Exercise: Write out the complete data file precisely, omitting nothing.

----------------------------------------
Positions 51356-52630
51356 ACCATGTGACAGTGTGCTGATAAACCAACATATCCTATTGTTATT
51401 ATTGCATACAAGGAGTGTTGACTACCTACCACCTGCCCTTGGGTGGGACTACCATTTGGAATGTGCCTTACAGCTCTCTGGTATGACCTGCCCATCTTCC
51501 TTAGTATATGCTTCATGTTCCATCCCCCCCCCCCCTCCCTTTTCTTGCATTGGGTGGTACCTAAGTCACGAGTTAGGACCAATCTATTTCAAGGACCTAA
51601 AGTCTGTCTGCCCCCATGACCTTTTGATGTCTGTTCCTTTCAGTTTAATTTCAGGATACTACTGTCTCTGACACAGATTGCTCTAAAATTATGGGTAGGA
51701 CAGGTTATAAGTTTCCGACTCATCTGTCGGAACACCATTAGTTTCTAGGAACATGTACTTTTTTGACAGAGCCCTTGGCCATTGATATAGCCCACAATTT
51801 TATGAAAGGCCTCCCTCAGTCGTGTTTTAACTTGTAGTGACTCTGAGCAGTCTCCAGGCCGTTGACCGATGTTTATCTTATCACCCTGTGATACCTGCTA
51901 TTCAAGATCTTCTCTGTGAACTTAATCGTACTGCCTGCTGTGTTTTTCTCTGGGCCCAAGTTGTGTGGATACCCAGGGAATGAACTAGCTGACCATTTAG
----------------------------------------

Positions 51356-52630
51356 ACCATGTGACAGTGTGCTGATAAACCAACATATCCTATTGTTATT
51401 ATTGCATACAAGGAGTGTTGACTACCTACCACCTGCCCTTGGGTGGGACTACCATTTGGAATGTGCCTTACAGCTCTCTGGTATGACCTGCCCATCTTCC
51501 TTAGTATATGCTTCATGTTCCATCCCCCCCCCCCCTCCCTTTTCTTGCATTGGGTGGTACCTAAGTCACGAGTTAGGACCAATCTATTTCAAGGACCTAA
51601 AGTCTGTCTGCCCCCATGACCTTTTGATGTCTGTTCCTTTCAGTTTAATTTCAGGATACTACTGTCTCTGACACAGATTGCTCTAAAATTATGGGTAGGA
51701 CAGGTTATAAGTTTCCGACTCATCTGTCGGAACACCATTAGTTTCTAGGAACATGTACTTTTTTGACAGAGCCCTTGGCCATTGATATAGCCCACAATTT
51801 TATGAAAGGCCTCCCTCAGTCGTGTTTTAACTTGTAGTGACTCTGAGCAGTCTCCAGGCCGTTGACCGATGTTTATCTTATCACCCTGTGATACCTGCTA
51901 TTCAAGATCTTCTCTGTGAACTTAATCGTACTGCCTGCTGTGTTTTTCTCTGGGCCCAAGTTGTGTGGATACCCAGGGAATGAACTAGCTGACCATTTAG